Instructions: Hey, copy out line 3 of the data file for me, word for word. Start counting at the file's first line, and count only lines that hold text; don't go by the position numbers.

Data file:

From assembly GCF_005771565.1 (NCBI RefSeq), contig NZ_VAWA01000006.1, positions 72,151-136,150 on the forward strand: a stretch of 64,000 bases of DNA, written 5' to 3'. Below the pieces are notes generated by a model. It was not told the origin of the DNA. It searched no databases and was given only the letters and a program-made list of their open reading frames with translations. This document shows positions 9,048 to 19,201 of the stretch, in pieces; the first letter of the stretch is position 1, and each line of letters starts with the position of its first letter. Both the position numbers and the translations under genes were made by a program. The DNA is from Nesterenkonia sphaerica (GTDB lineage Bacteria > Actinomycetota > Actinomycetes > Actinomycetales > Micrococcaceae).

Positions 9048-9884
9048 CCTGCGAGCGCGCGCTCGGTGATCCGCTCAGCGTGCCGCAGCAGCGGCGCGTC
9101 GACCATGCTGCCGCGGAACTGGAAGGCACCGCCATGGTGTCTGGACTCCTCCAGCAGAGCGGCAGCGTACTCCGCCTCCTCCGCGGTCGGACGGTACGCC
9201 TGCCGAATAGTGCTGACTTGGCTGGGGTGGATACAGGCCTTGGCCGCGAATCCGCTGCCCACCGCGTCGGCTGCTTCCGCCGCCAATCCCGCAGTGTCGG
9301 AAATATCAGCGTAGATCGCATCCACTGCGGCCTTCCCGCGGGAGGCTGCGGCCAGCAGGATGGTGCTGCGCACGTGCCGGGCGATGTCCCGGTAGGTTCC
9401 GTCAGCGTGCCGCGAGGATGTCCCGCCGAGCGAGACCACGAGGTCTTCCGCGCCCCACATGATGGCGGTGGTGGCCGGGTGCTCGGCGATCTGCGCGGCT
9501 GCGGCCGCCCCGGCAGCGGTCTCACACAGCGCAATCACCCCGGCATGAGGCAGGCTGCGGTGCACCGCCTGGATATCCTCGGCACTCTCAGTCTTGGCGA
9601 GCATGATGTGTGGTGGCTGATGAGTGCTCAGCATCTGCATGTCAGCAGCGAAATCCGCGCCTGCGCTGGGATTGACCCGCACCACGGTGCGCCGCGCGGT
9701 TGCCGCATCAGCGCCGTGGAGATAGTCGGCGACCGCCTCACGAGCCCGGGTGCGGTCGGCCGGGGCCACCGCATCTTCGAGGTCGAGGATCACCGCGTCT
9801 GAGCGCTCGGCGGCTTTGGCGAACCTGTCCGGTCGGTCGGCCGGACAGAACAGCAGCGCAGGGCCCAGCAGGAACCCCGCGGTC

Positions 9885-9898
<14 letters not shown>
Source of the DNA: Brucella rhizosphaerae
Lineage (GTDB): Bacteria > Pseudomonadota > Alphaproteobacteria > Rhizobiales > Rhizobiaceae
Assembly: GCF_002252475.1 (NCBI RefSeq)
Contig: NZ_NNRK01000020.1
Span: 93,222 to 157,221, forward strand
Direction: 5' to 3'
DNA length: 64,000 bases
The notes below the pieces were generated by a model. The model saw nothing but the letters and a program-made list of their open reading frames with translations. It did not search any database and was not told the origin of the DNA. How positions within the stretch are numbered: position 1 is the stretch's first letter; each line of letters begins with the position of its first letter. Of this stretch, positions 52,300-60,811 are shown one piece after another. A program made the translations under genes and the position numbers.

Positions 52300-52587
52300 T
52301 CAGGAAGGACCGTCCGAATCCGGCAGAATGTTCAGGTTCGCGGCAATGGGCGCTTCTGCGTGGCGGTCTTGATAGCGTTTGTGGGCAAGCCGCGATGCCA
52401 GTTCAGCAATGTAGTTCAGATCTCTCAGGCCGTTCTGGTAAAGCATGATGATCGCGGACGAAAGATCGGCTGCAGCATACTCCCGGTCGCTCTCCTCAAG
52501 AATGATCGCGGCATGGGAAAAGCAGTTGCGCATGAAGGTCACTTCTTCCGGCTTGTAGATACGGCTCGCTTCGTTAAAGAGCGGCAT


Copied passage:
9048 CCTGCGAGCGCGCGCTCGGTGATCCGCTCAGCGTGCCGCAGCAGCGGCGCGTC